Paris is Burning! Under the Iron Fist of Robespierre hundreds are executed, by the swift and bloodstained guillotine. Through these acts of injustice a new heroism is born - The League of The Scarlet Pimpernel.
Barry K. Barnes,
James Mason as a private detective, whose father is a Scotland Yard man, takes a case involving extortion and kidnapping. A young girl is kidnapped from a nursing home and he advises the ... See full summary »
Farmer Mark Warrow lives an unhappy existence with his shrewish wife Martha. His only happiness comes from his dog. When his wife loses her temper and kills his beloved pet, Warrow snaps ... See full summary »
Queen Elizabeth is running this show. The men in her court should be thinking about how to add to the glory of the Elizabethan Age and how to foil those pesky Spanish who got far too much ... See full summary »
William K. Howard
This is one of about three dozen British films picked up by CBS in 1949 for USA television presentation. Its initial telecasts as part of this series took place in Los Angeles Saturday 16 July 1949 on KTTV (Channel 11), in Chicago Sunday 23 October 1949 on WBKB (Channel 4), in New York City Saturday 26 November 1949 on WCBS (Channel 2), and in Boston Sunday 12 March 1950 on WNAC (Channel 7). Previously released in the USA by Grand National Pictures in a severely edited version, this shorter version had been telecast in New York City Friday 7 June 1946 by WNBT (Channel 4). See more »
At the opening of the film, in the Ireland sequence, the time is established by a curfew notice dated February 1921. The bullet retrieved from the scene of the shooting then is found preserved years later with a note indicating such, but is dated "12/11/21", nearly a year off. See more »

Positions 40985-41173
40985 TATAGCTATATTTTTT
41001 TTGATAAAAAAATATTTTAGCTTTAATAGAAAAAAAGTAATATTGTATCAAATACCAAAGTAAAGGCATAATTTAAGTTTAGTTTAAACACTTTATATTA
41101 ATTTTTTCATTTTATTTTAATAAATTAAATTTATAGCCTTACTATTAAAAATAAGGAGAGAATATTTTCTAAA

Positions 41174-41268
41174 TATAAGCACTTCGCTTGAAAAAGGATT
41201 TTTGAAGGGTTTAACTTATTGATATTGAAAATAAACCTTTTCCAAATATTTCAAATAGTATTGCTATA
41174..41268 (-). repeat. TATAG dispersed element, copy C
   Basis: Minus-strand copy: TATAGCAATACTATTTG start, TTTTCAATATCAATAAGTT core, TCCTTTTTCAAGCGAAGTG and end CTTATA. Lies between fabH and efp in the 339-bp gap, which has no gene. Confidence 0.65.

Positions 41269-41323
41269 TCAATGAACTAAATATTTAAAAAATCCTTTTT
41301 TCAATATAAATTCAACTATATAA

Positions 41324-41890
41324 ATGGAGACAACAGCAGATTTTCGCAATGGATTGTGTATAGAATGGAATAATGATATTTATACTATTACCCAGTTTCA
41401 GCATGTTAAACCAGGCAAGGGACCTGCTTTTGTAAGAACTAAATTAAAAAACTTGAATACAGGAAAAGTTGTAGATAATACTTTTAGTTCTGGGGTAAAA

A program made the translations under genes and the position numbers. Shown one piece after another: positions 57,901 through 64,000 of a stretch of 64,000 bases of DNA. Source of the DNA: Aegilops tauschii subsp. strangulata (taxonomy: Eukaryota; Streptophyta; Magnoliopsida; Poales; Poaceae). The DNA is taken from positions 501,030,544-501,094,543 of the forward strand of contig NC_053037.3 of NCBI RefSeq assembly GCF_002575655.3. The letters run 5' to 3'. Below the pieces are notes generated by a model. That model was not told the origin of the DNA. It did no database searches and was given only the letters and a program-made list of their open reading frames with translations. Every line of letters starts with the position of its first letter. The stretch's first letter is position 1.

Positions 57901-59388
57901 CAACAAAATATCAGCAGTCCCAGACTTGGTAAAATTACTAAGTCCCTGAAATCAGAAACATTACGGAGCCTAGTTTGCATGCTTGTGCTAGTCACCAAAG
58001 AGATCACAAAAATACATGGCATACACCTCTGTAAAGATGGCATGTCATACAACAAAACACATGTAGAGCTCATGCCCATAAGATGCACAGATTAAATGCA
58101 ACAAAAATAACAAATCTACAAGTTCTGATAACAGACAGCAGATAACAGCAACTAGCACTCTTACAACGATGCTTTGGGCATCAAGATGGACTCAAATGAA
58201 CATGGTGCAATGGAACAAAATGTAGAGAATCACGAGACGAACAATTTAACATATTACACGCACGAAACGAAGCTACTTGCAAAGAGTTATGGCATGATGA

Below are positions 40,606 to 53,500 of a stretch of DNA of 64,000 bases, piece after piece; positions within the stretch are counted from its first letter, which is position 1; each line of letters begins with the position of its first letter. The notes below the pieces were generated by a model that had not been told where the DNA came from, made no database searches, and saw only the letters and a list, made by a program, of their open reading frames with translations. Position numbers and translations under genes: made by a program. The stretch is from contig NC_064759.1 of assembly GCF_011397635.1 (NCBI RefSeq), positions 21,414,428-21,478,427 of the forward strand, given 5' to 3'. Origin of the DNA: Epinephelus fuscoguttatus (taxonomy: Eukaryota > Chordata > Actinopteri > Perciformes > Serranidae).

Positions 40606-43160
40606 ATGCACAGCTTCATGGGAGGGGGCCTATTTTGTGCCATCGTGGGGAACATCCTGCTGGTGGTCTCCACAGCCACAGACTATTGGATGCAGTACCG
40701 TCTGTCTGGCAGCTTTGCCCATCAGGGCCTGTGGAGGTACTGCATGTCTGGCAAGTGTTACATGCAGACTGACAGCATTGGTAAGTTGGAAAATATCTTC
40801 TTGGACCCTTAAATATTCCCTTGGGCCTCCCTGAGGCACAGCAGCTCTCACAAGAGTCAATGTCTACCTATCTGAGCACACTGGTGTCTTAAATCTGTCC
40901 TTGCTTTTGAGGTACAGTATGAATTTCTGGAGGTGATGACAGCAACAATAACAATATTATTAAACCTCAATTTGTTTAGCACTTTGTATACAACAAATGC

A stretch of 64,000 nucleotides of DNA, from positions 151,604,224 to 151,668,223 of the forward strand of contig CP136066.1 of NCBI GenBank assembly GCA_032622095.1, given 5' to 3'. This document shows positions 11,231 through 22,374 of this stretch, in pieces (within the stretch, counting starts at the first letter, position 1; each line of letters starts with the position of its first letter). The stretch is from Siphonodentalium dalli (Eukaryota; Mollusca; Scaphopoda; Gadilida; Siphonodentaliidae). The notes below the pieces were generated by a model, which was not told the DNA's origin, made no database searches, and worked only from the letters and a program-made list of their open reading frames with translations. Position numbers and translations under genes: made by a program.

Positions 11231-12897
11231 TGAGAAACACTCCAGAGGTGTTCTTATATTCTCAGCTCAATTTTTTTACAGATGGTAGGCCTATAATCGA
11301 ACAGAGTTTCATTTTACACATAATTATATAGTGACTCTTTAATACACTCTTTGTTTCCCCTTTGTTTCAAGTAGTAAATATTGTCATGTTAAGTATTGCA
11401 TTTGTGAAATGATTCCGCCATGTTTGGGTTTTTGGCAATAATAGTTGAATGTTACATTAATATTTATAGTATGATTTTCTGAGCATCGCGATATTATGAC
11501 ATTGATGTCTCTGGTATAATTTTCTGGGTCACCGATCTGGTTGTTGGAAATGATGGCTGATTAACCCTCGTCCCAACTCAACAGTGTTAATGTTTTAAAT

This new DVD was in a bargain bin for 50 cents, and is likely only available (in a poor transfer with bad sound) because it provides an vehicle for a very young James Mason. It has the feel of a movie that would have been given to promising young director, along with a trifling budget and an unrealistic shooting schedule. Props seem to have been borrowed from earlier films, much of it is shot on the back lot, and most was probably the first take. The script was a bit too bookish and wasn't revised as needed; consequently the plot turns heavily on some rather minor points that are not given the necessary emphasis, result being that it takes close attention to figure out that the plot actually does make sense and the story is, in principle, quite promising, although weak direction and acting beat it down, with the editor delivering the coup de grace. Yet in these many flaws lies the film's strength: you can see all of the ways in which this is an amateurish production, and in so doing, you can see what they should have done to get it right. In other words, this film tells you a lot about how to make pictures right by showing you how to make them wrong. It shows you a journeyman's picture out of the heyday of the studio era, and in that sense is historically interesting; and finally, if you see the struggles of cast and crew objectively, you can sympathize with them; they started off with a decent script and good intentions, but were defeated by inexperience, limited resources and too little time. Thus this film works, accidentally, as a movie about making movies.
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